The small Central Asian republic of Kyrgyzstan held a presidential election recently. It was the first peaceful handover of power since the end of the Soviet Union.
A violent revolution last year overthrew the previous president.
As the country's fledging democracy moves forward, the local media have been covering events closely.
But so has an older, arguably more powerful institution in Kyrgyzstan.
For centuries, the people of Kyrgyzstan have used improvisational poetry as a way of telling their nation's story.
The poets are called "akyns" — and in a country that's experiencing rapid political change — they are considered the voice of the Kyrgyz.
At this performance in the ethnically-torn southern city of Osh, two of the nation's most prominent akyns, Aaly Tutkuchov and Jenishbek Jumakadyr, banter about the power they wield over politicians, some of whom are in the audience.
"They're afraid" — sings Tutkuchov. "They're thinking "What will they say about me?"
Jumakadyr responds: "Someone's taking cell phone video of us. They must be with the National Security Service."
Akyns are masters of improvisation. The two-person performance itself called an "aytish" — is like a cross between an American rap battle and a stand-up comedy routine.
In another routine, the akyns talk smack about fellow performers. Tutkuchov jokes that a guy waiting in the wings to come on is so short, he has to wear high-heels — Jumakadyr responds that even then, he can hardly reach the microphone.
The men play a small three-string guitar-like instrument called the Komuz in between insults.
But like the best rap artists, akyns take their role in Kyrgyz society very seriously.
Tutkuchov says he sees himself almost like a journalist, creating a political dialogue for the public and keeping lawmakers in check.
If one akyn is promoting the government or some leader, the second akyn should take the opposite point of view, he says. He should judge how that akyn is supporting the government.
And politicians try to curry their favor. Tutkuchov says when that fails, politicians sometimes threaten akyns after a performance. He's had to change his phone number to stop harassing calls.
"We know — when we point out wrongdoing — they will try to put pressure on us. Or make us scared of them but we're not afraid of them. This is the important thing about akyns. We need to tell the truth," Tutkuchov says.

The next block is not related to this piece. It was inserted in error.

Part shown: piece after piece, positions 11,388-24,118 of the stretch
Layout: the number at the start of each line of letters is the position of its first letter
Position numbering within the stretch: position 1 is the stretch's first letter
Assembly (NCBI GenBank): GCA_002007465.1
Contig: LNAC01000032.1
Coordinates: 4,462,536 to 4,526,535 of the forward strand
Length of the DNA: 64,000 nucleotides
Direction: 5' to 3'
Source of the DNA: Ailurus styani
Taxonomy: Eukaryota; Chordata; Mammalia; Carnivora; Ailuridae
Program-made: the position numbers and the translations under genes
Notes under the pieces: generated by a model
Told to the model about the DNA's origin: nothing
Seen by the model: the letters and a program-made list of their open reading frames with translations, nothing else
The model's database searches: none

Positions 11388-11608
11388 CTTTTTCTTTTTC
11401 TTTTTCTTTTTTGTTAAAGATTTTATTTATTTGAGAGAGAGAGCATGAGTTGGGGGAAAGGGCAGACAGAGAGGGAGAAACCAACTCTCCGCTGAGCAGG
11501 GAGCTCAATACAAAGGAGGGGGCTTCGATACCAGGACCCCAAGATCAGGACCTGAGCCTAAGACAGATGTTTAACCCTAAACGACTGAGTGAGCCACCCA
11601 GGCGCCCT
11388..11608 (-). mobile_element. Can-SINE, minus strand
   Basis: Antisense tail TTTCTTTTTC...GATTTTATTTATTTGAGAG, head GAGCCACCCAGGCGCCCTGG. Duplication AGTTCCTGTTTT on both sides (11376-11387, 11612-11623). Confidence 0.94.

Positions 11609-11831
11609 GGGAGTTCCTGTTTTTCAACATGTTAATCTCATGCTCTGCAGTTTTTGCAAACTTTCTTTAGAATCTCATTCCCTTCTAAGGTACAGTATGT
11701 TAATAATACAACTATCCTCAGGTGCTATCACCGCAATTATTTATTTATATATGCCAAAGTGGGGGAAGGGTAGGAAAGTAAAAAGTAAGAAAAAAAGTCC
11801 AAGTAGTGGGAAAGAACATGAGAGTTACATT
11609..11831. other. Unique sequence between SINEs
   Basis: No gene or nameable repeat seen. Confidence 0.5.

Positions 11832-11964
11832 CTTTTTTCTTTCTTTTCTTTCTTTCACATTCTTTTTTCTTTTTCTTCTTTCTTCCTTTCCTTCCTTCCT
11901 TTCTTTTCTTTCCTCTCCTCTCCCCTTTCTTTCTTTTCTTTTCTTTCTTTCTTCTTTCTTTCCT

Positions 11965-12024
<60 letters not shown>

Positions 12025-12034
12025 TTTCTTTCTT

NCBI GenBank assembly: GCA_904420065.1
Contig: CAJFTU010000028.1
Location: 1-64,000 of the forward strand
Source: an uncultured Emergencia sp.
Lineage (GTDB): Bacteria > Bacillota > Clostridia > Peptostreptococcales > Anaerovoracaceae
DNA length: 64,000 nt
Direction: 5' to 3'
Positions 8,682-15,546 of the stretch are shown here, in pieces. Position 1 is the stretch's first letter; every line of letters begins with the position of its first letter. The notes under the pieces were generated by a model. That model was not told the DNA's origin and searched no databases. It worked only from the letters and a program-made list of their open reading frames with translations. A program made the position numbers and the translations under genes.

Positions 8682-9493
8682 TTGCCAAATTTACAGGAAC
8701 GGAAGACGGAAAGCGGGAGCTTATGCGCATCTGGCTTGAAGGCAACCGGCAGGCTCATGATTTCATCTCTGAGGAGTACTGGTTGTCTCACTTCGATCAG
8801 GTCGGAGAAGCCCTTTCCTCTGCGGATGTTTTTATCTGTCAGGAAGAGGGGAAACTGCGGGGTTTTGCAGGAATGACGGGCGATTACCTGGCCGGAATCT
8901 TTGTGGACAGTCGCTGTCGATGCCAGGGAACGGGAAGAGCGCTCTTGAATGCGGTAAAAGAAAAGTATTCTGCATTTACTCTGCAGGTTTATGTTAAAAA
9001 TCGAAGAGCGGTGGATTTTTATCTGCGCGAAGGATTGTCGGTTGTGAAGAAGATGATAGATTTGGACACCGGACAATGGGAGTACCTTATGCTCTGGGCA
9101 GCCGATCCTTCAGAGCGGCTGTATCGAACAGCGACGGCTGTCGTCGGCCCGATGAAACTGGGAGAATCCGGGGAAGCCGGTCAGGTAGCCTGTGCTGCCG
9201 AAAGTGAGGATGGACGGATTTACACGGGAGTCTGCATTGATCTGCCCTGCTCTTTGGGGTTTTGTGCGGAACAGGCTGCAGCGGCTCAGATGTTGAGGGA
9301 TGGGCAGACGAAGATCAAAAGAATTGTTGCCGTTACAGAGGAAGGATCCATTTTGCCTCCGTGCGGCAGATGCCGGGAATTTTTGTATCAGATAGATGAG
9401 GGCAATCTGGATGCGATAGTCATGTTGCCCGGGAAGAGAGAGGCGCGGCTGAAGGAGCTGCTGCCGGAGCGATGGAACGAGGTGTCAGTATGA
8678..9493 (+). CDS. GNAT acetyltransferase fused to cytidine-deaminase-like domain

Kyrgyzstan's akyn tradition is making a comeback after decades of Soviet rule.
Ethnomusicologist Elmira Kochumkulova says Soviet officials would force akyns to tell them what they planned to say ahead of time — even though akyns are supposed to improvise.
And sometimes, the Apparatchicks would make akyns an offer they couldn't refuse.
They knew they could use their skills — oral art — because they were quite popular among the people. They used them to spread soviet ideology, to spread soviet culture to remote villages, mountain villages among the Kyrgyz. Oral poets were used like propaganda tools.
Two decades after the fall of the Soviet Union, the status of the Kyrgyz akyn is returning to its former glory
Kuchumkulova says the power of akyns shouldn't be underestimated. They really are the social commentators of Kyrgyzstan. They've helped the country transition to democracy and deal with some of the traumatic events of the past year.
That includes the death of dozens of people in an uprising that led to former President Kurmanbek Bakiyev's ouster.
When the April 7 events happened and over 80 young men died, they were key players at the funeral, improvising funeral songs for these men at the burial site.
"My dear Kyrgyz. You've seen so many things, you've gone through so much sorrow," one of the akyans sang.
And they have.
After the political and ethnic violence of the last six years, last month's presidential election was peaceful.
But it's also seen as Kyrgyzstan gravitating back into Russia's sphere of influence.
And the akyns will most certainly have something to say about that.